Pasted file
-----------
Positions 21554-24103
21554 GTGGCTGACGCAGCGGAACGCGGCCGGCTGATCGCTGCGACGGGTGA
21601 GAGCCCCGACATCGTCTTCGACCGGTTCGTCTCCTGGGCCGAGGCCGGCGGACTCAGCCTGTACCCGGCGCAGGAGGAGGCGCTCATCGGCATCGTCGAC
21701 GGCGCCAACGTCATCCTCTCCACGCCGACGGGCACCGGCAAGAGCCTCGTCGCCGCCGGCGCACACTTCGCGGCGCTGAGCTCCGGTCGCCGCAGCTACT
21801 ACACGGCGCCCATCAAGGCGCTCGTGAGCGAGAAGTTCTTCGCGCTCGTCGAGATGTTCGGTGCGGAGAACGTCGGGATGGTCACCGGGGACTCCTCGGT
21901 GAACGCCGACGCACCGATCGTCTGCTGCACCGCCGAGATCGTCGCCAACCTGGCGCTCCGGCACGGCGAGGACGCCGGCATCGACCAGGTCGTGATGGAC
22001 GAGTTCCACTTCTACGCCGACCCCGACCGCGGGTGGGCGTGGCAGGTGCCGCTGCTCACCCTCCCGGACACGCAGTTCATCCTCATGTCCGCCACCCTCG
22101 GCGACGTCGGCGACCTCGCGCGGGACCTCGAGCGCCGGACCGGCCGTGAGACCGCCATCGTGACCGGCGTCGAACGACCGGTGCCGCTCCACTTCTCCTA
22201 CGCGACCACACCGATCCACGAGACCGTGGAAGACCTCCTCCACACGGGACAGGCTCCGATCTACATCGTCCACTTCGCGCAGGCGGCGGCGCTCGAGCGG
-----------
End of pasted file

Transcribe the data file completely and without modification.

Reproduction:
Positions 21554-24103
21554 GTGGCTGACGCAGCGGAACGCGGCCGGCTGATCGCTGCGACGGGTGA
21601 GAGCCCCGACATCGTCTTCGACCGGTTCGTCTCCTGGGCCGAGGCCGGCGGACTCAGCCTGTACCCGGCGCAGGAGGAGGCGCTCATCGGCATCGTCGAC
21701 GGCGCCAACGTCATCCTCTCCACGCCGACGGGCACCGGCAAGAGCCTCGTCGCCGCCGGCGCACACTTCGCGGCGCTGAGCTCCGGTCGCCGCAGCTACT
21801 ACACGGCGCCCATCAAGGCGCTCGTGAGCGAGAAGTTCTTCGCGCTCGTCGAGATGTTCGGTGCGGAGAACGTCGGGATGGTCACCGGGGACTCCTCGGT
21901 GAACGCCGACGCACCGATCGTCTGCTGCACCGCCGAGATCGTCGCCAACCTGGCGCTCCGGCACGGCGAGGACGCCGGCATCGACCAGGTCGTGATGGAC
22001 GAGTTCCACTTCTACGCCGACCCCGACCGCGGGTGGGCGTGGCAGGTGCCGCTGCTCACCCTCCCGGACACGCAGTTCATCCTCATGTCCGCCACCCTCG
22101 GCGACGTCGGCGACCTCGCGCGGGACCTCGAGCGCCGGACCGGCCGTGAGACCGCCATCGTGACCGGCGTCGAACGACCGGTGCCGCTCCACTTCTCCTA
22201 CGCGACCACACCGATCCACGAGACCGTGGAAGACCTCCTCCACACGGGACAGGCTCCGATCTACATCGTCCACTTCGCGCAGGCGGCGGCGCTCGAGCGG